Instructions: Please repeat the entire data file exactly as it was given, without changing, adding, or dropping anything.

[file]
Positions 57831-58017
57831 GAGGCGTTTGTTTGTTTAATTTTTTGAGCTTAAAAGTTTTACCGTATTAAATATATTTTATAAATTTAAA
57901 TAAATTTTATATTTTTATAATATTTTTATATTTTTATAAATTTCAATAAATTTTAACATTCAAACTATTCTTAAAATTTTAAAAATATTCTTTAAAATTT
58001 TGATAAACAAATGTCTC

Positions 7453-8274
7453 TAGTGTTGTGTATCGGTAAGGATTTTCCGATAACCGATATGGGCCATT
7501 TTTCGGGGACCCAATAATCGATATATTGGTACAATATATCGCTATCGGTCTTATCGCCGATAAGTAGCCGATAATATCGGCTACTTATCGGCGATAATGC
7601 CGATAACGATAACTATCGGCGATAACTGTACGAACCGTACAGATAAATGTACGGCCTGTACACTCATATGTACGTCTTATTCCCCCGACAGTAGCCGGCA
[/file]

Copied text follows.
Positions 57831-58017
57831 GAGGCGTTTGTTTGTTTAATTTTTTGAGCTTAAAAGTTTTACCGTATTAAATATATTTTATAAATTTAAA
57901 TAAATTTTATATTTTTATAATATTTTTATATTTTTATAAATTTCAATAAATTTTAACATTCAAACTATTCTTAAAATTTTAAAAATATTCTTTAAAATTT
58001 TGATAAACAAATGTCTC

Positions 7453-8274
7453 TAGTGTTGTGTATCGGTAAGGATTTTCCGATAACCGATATGGGCCATT
7501 TTTCGGGGACCCAATAATCGATATATTGGTACAATATATCGCTATCGGTCTTATCGCCGATAAGTAGCCGATAATATCGGCTACTTATCGGCGATAATGC
7601 CGATAACGATAACTATCGGCGATAACTGTACGAACCGTACAGATAAATGTACGGCCTGTACACTCATATGTACGTCTTATTCCCCCGACAGTAGCCGGCA